And while Esperandéu was presenting that profession in the court, that I Lleo had made and confirmed with my hands without any force, and it was found to be legally written, then I Lleo claimed before the above-named persons that Esperandéu brought this profession to be re-read by force, and that he made the claim of that same Lleo by force. I Lleo responded to myself and I said that in truth I had never been able to have [the properties]. Then they ordered my profession thereof to be written of the things which I Lleo have professed, and thus I make my profession that in all things the selfsame profession that I gave which that same Esperandéu showed in your presence here to be re-read in my voice, it is true about those selfsame things written there in all aspects and legally recorded, and I have confirmed with my hand, and neither today nor in any court can I prove that I made it under duress, but it is true thus just as is here recorded and the bishop did not take them from me unjustly by his same above-written mandatory already said, but the most venerable Charles, most pious king, for the love of God bestowed them upon Saint Felix, martyr of Christ, by his most just precept, which I have remembered, and so I profess. Profession made on the 11th day of the Kalends of February, in the 10th [recte twentieth?] year of the rule of King Charles. Signed Lleo, who made this profession. Signed Estable. Signed Guistril·la. Signed Receat. Signed Ansefred. Signed Lleo, who made this profession.
You see immediately the problem with the copying.5 Did Lleo also happen to be a scribe, and so sign off both as author and scribe? Or has the copyist just skipped a line and copied the same signature twice? Is there really a woman witnessing (not impossible—it's never impossible—but unusual) or could the scribe just not read the name that he's rendered as Guistril·la? Is the date right? If it's not, then we can identify the count whose vassals are turning up; if it is we have an otherwise unknown Count of Girona to deal with, assuming of course that the name is copied right...6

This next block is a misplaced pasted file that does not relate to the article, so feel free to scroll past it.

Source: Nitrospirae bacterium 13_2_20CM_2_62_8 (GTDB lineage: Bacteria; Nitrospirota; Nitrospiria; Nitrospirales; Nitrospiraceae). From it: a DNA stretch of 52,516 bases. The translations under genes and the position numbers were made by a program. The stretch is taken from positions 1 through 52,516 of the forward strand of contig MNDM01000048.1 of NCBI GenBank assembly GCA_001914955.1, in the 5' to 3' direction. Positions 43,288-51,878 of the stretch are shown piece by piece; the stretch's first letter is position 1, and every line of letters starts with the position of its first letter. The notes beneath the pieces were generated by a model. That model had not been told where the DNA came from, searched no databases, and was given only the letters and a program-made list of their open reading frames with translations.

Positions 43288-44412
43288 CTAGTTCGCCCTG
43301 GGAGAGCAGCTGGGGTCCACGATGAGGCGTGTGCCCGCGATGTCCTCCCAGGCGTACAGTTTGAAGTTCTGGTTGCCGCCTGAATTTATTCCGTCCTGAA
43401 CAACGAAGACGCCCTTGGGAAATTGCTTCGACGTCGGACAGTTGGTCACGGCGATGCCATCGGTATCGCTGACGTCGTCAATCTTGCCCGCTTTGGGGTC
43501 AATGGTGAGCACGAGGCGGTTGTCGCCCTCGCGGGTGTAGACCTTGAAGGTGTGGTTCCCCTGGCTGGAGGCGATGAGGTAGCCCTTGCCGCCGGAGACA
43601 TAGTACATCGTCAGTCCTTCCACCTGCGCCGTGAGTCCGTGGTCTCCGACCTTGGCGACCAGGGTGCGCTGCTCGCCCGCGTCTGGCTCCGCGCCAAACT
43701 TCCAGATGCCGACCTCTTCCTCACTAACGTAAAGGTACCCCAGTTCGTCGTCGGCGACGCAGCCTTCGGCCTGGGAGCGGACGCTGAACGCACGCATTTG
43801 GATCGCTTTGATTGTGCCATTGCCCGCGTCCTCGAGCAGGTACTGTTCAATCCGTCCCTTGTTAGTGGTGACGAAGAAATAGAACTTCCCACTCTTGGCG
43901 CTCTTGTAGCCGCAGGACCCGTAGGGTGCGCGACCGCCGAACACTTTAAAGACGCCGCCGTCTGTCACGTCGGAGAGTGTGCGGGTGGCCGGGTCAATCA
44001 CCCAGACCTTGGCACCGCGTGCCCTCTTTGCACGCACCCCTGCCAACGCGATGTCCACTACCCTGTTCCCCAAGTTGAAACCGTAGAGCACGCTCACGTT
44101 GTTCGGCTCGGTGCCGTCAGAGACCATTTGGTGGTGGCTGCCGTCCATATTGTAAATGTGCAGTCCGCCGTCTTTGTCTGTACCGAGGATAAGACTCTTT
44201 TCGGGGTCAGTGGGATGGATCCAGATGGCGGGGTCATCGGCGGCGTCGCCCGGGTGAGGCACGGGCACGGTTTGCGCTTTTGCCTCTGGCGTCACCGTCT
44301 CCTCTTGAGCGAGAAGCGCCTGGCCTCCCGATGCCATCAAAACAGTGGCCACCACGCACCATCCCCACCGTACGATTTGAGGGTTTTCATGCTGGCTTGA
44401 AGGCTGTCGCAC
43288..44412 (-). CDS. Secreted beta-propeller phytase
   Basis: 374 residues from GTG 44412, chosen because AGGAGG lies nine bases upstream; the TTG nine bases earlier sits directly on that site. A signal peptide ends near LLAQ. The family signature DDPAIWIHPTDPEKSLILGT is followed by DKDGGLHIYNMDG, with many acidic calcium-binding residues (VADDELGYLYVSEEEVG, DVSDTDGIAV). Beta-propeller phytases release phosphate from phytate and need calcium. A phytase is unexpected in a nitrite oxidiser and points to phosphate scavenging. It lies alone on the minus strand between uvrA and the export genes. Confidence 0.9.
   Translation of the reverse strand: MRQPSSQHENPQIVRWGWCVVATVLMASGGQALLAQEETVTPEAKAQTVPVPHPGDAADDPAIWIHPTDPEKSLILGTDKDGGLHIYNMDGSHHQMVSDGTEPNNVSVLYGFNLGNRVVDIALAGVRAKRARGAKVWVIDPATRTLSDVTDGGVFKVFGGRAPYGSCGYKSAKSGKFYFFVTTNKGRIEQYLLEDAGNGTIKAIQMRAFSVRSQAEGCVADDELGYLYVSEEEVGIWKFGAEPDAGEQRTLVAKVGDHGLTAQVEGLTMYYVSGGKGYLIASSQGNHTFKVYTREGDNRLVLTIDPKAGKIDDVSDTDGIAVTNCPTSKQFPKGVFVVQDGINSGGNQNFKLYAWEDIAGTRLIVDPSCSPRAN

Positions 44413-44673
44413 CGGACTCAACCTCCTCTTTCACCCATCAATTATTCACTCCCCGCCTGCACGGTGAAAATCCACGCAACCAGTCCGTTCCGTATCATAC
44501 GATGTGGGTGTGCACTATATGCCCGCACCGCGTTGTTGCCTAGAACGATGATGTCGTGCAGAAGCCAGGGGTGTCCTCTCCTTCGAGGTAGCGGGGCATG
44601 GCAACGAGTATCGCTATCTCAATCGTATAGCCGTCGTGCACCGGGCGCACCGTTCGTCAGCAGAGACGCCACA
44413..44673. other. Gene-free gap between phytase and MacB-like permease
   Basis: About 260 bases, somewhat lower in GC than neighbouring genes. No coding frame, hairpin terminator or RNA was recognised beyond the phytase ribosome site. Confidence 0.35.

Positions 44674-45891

Also, of course, there is the bigger problem with just what the heck was going on? Here is the chronology of what Lleo seems to have asserted:
- Estable, father of Lleo, cleared some lands at Fonteta.
- Lleo also cleared some of the lands, presumably after inheriting.
- Bishop Godmar unjustly moved in on those lands, presumably expropriating Lleo.
- Lleo therefore went north to seek out King Charles the Bald, from whom he apparently got a letter ordering the bishop to do whatever was right.
- The bishop temporised by sending his man Esperandéu somewhere—to the royal court? to this trial?—to plead against Lleo.
- Lleo therefore makes this plea in the court right now.
Whereupon Esperandéu apparently produced a document by Lleo himself disclaiming any rights to the property, admitting that his father had never cleared it – though he held some land in the area that was from Count Gaucelm – and nor had he. Lleo next claimed (though the wording is extremely strange!) that this document was got from him under duress and then immediately (as the document has it) contradicted himself and admitted that his claim is fraudulent. So this is full of questions: what evidence did Lleo take to court? How did he ever think he could get away with this trial? Why did he give up? Was it the royal precept the document just happens to mention at the end? Was anyone actually taking Lleo seriously enough for that to be needed? And, the necessary alternative, may he actually have been stitched up? I have shown, repeatedly, that it was tough to be up against the Man in early medieval Catalonia. It may just be that Lleo had in fact made the first profession under some sort of duress, and then was duressed into making this one too. It doesn't look that way, admittedly, but it wouldn't, would it?